Robert Colescott’s paintings evoke powerful emotions and thoughtful contemplation – engaging themes of race, gender, and social inequality. His art is both highly charged and intrinsically beautiful. In 1997, Colescott was the first African American painter to have a solo exhibit at the Venice Biennale in Italy. His work is in the permanent collections of many museums, including the Museum of Modern Art, the Metropolitan Museum, the Seattle Art Museum, the Studio Museum in Harlem, and the Oakland Museum.
Colescott was born in 1925 in Oakland, California, where his father was based as a Pullman porter. The politics of race and social justice were central to everyday life in Colescott’s experience of this city. Both of Colescott’s parents were accomplished musicians who played jazz, blues, and classical music.
Colescott left Oakland to fight in the 86th Blackhawk Division during World War II. He returned to the Bay Area and the University of California at Berkeley, on the GI Bill, and earned his B.A. in 1949. After receiving his degree, he spent a year in Paris at the Atelier Fernand Leger and then came back to Berkeley, earning an M.A. in 1952.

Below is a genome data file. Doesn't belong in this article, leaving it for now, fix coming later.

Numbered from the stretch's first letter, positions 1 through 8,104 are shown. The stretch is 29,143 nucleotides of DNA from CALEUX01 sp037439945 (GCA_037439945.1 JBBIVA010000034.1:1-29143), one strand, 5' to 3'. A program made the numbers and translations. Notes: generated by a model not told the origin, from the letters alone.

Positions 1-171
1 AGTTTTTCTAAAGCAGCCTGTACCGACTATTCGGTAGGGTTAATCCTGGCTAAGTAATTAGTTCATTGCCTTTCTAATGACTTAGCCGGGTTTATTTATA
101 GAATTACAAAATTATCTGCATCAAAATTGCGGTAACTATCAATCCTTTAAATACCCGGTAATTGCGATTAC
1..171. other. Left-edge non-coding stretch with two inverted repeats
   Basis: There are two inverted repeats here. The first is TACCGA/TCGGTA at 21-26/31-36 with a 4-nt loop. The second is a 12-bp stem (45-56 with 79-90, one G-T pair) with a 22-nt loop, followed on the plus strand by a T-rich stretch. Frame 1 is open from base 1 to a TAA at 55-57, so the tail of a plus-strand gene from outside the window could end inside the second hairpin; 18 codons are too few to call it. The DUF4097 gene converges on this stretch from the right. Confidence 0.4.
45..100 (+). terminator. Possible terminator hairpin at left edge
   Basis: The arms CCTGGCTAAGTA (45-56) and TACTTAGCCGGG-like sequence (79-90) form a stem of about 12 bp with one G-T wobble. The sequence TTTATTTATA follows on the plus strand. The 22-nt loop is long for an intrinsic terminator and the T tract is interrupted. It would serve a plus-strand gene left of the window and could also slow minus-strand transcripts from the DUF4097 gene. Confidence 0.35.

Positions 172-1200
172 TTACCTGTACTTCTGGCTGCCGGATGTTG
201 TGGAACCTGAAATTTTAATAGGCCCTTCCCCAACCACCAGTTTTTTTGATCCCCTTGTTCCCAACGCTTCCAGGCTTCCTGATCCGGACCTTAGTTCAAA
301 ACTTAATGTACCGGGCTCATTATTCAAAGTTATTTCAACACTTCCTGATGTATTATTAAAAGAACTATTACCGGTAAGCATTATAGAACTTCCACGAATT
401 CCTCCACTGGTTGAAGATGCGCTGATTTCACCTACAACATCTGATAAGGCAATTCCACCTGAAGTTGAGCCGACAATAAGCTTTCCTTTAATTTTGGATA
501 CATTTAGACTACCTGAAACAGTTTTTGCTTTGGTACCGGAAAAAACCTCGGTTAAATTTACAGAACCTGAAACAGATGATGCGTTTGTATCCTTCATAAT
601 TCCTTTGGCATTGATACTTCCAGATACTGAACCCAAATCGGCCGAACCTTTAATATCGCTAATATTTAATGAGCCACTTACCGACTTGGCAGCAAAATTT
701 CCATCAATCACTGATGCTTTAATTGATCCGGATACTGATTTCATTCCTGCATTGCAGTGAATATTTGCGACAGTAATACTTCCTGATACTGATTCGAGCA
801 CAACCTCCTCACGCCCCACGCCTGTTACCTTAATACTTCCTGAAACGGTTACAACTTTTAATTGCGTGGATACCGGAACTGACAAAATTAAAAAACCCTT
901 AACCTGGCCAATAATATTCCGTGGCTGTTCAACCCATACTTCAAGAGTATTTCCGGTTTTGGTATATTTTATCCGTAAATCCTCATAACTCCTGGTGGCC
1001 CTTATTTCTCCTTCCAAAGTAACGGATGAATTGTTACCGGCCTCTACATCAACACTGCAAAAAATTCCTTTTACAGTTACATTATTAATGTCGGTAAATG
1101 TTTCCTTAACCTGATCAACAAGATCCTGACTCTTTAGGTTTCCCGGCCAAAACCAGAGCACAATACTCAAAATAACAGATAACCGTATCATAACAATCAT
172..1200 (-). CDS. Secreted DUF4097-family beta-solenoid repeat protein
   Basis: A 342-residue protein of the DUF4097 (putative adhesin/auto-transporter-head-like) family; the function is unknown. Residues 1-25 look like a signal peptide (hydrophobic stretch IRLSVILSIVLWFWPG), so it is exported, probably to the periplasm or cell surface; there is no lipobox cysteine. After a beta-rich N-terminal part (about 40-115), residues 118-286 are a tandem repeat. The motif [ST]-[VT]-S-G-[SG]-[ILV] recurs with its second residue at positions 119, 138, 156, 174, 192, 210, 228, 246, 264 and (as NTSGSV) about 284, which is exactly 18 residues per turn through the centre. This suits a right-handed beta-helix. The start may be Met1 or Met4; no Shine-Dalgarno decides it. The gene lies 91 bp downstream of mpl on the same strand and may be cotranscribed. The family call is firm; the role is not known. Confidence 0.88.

In 1964, he spent a year as Faculty Artist in Residence at the American Research Center in Cairo - prompting a period of transformation as his work grew more graphic and explicitly political. Colescott received international recognition for his satirical re-envisioning of American history in paintings like George Washington Carver Crossing the Delaware (1975). Later work brought together personal issues with political life, like the 1992 painting A Fool There Was, Europe—Africa.Robert Colescott passed away in 2009.